Interview: Daniel Bogan, Flickr developerPosted by Jayel Aheram in Interviews
We tried to find out from Daniel Bogan, the Australian Flickr developer who goes by “waferbaby”, just what was built to drive The Commons for its launch a year ago. Here’s what we learned:
Tell us a little bit about yourself? What is Waferbaby?
I’ve been a bit of a web geek for over a decade now, accidentally falling into the industry. I do web development work — the back end stuff, the bits of a site you never really see. Though I do dabble in front end work now and then, badly.
I mostly write PHP (for work) and Ruby (for fun) code.
And “waferbaby” was originally going to be a comic label, and ended up becoming my online “persona”. Go figure.
What’s your involvement with The Commons?
I came on board The Commons a little after it kicked off, when it started gaining some momentum and needed a bunch of work done. I built the underbelly of Commons pages and a bunch of admin tools for both us and for the institutions, and I’m maintaining them and adding new bits and pieces as we go forward.
It’s definitely the best project I can remember working on, or at least the most rewarding.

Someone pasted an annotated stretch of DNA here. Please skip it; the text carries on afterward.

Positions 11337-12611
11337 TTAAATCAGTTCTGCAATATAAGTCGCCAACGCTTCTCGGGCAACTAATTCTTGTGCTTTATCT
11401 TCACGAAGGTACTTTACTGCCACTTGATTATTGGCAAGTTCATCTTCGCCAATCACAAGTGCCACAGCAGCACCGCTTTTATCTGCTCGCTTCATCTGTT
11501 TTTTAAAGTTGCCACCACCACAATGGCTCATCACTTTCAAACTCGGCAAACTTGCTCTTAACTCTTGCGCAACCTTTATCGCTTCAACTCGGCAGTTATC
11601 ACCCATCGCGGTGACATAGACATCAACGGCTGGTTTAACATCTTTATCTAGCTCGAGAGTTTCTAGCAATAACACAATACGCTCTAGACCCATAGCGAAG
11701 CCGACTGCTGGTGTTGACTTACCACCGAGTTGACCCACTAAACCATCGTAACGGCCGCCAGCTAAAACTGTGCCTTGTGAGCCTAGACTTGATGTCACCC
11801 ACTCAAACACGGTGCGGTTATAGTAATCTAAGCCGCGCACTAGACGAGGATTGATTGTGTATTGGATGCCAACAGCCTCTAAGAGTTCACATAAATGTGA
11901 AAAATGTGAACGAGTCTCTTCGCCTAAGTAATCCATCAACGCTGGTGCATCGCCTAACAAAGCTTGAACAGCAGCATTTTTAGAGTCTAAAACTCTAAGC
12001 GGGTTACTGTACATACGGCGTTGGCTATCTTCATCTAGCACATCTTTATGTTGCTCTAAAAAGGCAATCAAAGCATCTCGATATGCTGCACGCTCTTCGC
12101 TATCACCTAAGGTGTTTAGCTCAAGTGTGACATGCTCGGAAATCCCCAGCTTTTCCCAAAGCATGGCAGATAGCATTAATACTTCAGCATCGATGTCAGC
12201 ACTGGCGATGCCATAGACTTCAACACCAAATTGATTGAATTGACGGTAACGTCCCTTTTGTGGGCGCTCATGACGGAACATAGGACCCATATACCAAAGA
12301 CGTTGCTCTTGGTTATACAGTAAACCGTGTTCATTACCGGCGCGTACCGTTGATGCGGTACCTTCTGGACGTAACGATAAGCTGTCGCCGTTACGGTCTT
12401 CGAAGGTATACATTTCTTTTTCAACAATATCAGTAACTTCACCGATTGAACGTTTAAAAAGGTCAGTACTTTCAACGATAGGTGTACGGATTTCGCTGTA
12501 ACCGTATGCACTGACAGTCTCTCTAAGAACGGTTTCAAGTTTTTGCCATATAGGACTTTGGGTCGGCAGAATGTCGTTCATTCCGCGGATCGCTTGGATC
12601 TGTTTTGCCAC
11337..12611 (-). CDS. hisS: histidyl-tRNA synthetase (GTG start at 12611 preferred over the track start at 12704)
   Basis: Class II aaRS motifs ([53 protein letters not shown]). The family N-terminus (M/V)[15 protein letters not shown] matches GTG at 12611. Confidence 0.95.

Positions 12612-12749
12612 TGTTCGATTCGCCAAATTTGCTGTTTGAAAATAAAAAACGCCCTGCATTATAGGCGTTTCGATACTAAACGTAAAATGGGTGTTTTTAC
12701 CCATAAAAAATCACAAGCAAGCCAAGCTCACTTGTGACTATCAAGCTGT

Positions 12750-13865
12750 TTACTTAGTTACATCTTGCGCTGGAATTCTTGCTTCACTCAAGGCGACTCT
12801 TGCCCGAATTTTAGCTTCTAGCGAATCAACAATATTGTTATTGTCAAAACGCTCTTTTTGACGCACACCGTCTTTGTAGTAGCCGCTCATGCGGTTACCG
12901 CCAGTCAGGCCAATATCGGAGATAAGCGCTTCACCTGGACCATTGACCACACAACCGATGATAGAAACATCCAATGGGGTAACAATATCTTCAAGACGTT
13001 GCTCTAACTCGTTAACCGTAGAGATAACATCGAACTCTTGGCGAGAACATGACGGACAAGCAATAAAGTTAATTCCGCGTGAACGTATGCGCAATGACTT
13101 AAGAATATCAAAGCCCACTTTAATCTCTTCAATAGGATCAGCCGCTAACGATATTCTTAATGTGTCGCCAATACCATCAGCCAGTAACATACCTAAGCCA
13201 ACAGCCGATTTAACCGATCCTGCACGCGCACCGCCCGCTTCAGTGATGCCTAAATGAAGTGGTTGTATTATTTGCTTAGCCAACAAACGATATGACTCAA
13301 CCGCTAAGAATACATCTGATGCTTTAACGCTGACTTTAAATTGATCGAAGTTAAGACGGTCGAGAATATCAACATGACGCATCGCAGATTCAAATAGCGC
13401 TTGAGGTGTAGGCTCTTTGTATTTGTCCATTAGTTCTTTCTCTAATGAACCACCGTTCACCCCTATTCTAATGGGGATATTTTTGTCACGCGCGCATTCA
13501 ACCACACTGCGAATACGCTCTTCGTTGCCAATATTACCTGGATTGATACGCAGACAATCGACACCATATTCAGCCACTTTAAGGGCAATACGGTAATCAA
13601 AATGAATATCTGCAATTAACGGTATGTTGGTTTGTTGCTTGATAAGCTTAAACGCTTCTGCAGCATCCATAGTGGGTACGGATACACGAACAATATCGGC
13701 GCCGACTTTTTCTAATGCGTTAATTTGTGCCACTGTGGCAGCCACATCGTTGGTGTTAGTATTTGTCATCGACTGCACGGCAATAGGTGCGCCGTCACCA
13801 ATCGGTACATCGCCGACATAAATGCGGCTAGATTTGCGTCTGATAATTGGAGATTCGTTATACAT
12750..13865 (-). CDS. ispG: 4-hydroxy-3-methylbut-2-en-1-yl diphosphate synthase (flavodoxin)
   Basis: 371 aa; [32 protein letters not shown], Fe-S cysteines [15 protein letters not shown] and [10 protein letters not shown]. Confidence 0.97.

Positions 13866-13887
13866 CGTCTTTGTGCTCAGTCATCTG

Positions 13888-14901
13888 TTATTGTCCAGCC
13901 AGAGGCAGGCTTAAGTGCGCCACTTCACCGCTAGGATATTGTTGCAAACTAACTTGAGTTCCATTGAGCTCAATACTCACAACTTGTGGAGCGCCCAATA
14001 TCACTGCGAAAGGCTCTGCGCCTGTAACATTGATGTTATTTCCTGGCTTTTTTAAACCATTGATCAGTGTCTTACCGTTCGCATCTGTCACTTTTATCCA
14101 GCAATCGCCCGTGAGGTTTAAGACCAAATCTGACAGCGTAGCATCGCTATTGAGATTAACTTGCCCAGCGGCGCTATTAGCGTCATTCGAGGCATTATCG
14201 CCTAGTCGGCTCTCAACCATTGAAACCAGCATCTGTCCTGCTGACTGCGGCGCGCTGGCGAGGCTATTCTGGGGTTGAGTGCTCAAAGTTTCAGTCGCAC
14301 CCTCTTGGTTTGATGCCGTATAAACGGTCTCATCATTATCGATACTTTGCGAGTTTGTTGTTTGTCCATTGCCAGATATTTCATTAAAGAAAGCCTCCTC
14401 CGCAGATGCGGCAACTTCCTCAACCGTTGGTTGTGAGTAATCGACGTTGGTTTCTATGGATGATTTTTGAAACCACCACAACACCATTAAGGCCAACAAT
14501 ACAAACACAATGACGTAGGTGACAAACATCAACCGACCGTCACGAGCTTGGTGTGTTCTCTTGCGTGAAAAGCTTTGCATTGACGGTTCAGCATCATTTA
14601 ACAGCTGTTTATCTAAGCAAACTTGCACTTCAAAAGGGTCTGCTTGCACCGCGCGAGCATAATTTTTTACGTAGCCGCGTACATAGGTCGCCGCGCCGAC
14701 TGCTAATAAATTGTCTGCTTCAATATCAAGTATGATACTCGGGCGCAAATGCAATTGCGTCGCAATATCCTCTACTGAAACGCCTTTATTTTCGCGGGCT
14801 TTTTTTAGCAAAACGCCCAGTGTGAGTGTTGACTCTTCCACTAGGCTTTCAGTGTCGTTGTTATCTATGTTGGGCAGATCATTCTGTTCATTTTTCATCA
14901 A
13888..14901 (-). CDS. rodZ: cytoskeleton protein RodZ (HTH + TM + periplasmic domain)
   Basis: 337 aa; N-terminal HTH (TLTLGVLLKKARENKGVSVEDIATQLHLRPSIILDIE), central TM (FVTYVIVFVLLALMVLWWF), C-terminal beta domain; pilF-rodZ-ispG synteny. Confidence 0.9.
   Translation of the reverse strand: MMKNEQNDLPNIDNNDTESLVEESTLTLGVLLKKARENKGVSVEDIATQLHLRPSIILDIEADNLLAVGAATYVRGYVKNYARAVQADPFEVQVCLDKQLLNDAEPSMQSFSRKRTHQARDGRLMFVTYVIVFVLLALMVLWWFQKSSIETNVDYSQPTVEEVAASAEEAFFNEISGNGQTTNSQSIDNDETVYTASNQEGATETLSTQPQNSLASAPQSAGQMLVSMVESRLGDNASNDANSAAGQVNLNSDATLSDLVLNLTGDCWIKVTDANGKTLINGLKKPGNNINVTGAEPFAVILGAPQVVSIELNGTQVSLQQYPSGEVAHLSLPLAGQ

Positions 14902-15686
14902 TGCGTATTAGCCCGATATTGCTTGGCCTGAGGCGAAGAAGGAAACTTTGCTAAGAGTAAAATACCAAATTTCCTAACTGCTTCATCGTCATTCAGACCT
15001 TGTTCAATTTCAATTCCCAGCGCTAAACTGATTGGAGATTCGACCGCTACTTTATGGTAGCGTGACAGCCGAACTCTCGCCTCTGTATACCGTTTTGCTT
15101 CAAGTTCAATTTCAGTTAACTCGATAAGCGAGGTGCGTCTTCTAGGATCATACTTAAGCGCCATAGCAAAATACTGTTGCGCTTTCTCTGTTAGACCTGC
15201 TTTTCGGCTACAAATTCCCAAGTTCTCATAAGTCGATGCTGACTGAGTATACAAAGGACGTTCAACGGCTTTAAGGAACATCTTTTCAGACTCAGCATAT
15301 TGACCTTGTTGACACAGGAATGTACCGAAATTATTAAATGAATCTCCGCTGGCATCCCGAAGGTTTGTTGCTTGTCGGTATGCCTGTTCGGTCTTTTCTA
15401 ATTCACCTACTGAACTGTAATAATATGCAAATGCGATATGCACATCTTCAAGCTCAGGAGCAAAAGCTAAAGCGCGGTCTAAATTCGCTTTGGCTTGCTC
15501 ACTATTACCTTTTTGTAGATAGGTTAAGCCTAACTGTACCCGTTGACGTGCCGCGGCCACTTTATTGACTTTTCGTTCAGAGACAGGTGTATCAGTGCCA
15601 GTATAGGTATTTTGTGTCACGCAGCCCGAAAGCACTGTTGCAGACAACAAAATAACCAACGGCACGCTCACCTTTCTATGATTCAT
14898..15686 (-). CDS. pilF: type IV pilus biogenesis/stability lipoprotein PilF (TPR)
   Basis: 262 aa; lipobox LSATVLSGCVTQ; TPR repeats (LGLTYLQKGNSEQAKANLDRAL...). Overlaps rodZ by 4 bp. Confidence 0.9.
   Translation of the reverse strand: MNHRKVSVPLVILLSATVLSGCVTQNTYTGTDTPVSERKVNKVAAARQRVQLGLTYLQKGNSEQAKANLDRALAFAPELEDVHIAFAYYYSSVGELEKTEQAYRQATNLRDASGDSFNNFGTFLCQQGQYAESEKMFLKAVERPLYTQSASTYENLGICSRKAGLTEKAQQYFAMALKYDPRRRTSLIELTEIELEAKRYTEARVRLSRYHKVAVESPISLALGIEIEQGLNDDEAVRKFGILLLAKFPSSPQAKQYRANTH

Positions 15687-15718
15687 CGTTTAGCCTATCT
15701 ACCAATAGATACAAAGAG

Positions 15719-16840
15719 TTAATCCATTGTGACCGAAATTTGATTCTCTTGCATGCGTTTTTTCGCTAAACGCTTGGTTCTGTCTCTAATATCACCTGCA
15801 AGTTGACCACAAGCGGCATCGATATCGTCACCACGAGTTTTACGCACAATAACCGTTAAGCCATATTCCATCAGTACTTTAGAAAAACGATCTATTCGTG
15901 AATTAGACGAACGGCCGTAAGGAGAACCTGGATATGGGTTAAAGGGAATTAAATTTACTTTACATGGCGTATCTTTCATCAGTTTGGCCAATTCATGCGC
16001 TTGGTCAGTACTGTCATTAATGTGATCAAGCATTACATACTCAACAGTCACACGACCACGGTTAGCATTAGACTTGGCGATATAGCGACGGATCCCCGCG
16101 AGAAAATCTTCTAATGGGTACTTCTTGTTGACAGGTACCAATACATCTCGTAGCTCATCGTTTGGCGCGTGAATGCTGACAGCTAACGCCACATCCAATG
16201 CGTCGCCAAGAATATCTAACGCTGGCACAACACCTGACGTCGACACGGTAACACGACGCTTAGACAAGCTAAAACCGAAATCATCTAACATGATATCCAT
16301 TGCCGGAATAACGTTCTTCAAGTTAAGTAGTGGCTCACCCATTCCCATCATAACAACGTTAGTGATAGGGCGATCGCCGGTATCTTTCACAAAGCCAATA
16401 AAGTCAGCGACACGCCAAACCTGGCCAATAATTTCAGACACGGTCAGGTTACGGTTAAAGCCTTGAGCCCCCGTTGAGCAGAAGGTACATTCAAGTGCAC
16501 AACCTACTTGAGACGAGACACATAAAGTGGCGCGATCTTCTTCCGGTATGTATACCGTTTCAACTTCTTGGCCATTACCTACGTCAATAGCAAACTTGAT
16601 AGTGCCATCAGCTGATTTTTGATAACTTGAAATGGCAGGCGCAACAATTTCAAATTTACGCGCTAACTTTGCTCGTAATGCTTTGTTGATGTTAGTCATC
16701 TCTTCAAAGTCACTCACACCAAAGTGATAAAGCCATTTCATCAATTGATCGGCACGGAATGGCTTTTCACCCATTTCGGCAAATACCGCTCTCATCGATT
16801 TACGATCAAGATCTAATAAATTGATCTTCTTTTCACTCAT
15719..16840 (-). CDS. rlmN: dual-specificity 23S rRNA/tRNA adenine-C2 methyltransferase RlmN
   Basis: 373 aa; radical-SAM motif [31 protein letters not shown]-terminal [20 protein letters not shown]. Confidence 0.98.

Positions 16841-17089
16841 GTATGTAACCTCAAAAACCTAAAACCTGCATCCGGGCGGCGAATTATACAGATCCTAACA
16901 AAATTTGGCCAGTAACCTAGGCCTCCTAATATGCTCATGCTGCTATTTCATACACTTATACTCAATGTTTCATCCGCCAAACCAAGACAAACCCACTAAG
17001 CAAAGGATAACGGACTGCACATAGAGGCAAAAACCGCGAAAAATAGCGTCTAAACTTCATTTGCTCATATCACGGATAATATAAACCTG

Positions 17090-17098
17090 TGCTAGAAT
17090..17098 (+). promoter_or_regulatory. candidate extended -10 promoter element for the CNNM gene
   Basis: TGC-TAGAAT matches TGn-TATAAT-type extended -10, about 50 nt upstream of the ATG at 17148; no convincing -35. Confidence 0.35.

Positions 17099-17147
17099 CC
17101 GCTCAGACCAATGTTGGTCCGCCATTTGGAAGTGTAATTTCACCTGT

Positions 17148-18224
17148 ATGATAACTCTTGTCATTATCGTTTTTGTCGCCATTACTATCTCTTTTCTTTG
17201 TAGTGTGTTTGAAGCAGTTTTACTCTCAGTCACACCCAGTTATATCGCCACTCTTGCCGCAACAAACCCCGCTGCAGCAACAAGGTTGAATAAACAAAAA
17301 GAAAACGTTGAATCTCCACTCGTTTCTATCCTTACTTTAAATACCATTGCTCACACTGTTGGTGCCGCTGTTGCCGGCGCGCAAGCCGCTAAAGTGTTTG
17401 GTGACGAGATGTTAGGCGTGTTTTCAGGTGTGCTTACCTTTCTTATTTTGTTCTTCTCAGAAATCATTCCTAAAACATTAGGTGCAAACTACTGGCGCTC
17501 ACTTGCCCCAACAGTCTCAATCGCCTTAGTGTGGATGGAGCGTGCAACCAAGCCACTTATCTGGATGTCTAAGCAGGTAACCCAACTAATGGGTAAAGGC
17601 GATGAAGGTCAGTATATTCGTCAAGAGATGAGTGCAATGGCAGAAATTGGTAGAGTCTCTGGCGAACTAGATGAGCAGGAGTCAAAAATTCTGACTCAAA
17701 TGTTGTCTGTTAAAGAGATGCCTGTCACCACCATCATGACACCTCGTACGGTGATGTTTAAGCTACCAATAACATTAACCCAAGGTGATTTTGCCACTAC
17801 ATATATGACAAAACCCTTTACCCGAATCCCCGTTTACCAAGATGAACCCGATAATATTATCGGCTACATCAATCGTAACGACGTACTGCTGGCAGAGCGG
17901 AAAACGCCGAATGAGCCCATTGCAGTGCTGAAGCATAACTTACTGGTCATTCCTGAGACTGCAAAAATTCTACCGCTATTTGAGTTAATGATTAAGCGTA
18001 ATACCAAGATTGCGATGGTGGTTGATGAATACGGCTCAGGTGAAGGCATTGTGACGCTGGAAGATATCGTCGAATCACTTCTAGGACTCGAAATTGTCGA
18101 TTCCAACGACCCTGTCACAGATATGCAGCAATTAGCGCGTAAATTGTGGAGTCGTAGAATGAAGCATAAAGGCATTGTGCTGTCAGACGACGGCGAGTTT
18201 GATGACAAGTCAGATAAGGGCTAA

When I go to The Commons photostreams or photo pages, they look to me like any other page. What sort of underbelly and tools were needed that the rest of us don’t need or have?
Actually, there’s surprisingly little that’s had to change — the only real difference is that the ‘license’ links to an individual institution’s particular agreement regarding The Commons. Apart from that, photo pages are basically the same as for everyone.
Otherwise, we’ve built a set of tools for us to administer things, and one for the institutions to control their staff, get an idea of what’s going on with their photos, things like that . . . but can’t talk about that :)
I’ll just have to make it up! No really, I won’t, but some time we’ll get you to talk about things you can talk about!